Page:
No, according to the Supreme Court in R (on the application of Reilly and another) v Secretary of State for Work and Pensions.
The Respondents participated in "work for your benefit" programmes ("the schemes") implemented under the Jobseeker's Allowance (Schemes for Assisting Persons to Obtain Employment) Regulations 2011. The Regulations were made under section 17A of the Jobseeker's Act 1995. The Respondents issued judicial review claims challenging the legality of the 2011 Regulations and the schemes.
The Court found unanimously that the imposition of a work requirement as a condition of a benefit "comes nowhere close to the type of exploitative conduct at which article 4 is aimed". Further, it was not unlawful for the 2011 Regulations to be enforced in the absence of a published policy on the nature of the schemes and the circumstances in which individuals could be required to undertake unpaid work.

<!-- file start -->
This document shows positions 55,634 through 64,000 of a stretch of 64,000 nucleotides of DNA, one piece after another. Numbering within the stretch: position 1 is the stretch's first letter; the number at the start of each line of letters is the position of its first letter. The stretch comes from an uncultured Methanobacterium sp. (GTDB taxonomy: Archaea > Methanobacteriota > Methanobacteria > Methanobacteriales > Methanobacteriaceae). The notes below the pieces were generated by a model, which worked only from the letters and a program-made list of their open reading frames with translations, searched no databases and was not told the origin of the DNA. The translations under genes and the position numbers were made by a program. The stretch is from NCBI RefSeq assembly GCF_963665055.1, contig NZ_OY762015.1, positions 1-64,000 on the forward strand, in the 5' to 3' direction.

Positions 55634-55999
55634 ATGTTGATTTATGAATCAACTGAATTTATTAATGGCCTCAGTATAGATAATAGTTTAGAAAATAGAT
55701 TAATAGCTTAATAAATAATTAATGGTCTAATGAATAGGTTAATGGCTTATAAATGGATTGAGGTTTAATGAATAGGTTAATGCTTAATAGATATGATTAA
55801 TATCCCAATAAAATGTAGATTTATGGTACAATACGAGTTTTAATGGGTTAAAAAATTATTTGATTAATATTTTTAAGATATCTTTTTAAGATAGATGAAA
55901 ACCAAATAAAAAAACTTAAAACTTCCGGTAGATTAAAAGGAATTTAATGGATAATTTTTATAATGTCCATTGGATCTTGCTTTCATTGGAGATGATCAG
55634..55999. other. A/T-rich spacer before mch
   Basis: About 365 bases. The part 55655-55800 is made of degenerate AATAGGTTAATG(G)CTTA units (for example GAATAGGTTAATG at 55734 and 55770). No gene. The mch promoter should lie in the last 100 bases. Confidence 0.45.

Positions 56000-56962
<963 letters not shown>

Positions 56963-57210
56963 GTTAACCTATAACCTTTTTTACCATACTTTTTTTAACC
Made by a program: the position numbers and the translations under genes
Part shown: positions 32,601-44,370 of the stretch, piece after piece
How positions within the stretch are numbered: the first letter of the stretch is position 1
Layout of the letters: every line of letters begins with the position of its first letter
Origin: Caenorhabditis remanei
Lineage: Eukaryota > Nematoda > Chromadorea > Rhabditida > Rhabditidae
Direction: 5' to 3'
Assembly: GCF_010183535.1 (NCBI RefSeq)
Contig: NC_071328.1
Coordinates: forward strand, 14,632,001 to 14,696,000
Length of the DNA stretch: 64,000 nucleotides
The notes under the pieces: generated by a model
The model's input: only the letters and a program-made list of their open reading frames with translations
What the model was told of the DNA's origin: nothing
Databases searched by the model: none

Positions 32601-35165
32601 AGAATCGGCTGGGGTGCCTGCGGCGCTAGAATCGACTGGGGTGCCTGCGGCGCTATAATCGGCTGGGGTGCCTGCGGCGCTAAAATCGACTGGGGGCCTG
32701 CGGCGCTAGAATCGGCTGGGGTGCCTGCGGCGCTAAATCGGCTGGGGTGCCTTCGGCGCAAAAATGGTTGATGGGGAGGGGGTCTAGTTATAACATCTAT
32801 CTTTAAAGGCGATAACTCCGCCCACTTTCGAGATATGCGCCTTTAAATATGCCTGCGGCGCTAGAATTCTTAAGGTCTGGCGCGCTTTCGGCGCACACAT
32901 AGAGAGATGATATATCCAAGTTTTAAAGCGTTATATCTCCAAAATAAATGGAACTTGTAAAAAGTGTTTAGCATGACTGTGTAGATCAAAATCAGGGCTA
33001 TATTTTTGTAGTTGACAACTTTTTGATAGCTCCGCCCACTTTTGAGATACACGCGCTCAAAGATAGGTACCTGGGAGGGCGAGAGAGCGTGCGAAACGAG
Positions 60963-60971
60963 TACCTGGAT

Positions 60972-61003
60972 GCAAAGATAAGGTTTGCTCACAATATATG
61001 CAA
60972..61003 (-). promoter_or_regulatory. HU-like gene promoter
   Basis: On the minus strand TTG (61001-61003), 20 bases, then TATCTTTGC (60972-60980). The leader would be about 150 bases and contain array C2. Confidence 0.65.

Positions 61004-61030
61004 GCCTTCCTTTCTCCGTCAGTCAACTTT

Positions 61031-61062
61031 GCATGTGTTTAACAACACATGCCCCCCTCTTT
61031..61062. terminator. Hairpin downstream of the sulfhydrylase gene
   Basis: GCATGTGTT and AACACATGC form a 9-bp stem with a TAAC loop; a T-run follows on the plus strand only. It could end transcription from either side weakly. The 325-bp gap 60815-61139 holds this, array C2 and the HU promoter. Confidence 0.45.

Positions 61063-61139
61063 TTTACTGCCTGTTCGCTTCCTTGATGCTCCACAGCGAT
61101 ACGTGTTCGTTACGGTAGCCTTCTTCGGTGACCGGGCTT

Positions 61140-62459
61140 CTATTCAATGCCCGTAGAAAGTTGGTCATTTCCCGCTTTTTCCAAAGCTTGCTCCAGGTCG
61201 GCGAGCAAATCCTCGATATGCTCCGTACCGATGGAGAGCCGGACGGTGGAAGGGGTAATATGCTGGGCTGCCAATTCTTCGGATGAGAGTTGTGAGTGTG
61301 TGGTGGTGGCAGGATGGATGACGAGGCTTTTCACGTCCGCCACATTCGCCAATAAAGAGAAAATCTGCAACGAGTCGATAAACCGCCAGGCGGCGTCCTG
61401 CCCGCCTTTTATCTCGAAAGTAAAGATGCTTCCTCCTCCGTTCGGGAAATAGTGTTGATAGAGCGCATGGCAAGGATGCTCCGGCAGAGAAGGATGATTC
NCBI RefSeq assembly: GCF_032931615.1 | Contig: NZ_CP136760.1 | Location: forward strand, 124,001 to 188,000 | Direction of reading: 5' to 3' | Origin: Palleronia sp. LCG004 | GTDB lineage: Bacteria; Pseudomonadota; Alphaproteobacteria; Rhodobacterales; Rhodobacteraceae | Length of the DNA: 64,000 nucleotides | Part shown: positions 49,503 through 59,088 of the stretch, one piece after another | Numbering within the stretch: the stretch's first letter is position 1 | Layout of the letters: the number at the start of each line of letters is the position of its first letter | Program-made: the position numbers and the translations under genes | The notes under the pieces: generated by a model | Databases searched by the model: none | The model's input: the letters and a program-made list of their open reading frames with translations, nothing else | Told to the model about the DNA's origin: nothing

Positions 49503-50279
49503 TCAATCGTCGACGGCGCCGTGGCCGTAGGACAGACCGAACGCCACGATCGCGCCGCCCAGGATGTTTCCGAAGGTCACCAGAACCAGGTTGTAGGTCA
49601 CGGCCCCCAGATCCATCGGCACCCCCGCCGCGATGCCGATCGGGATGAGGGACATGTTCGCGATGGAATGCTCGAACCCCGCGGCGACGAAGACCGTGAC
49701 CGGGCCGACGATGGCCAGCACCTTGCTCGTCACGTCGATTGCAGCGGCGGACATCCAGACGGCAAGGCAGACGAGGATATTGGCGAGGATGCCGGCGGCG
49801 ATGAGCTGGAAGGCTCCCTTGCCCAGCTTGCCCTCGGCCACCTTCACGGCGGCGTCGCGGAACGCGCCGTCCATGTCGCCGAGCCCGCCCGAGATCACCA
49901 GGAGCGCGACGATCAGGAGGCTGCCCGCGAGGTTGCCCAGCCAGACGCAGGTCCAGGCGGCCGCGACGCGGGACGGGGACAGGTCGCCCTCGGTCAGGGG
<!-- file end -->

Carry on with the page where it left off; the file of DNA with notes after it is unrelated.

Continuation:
However, the 2011 Regulations were ultra vires because they failed to provide a "prescribed description" of the schemes in accordance with section 17A of the 1995 Act, and there were individual failures to comply with the “notification” and “publication” requirements of the 2011 Regulations in the case of each Respondent.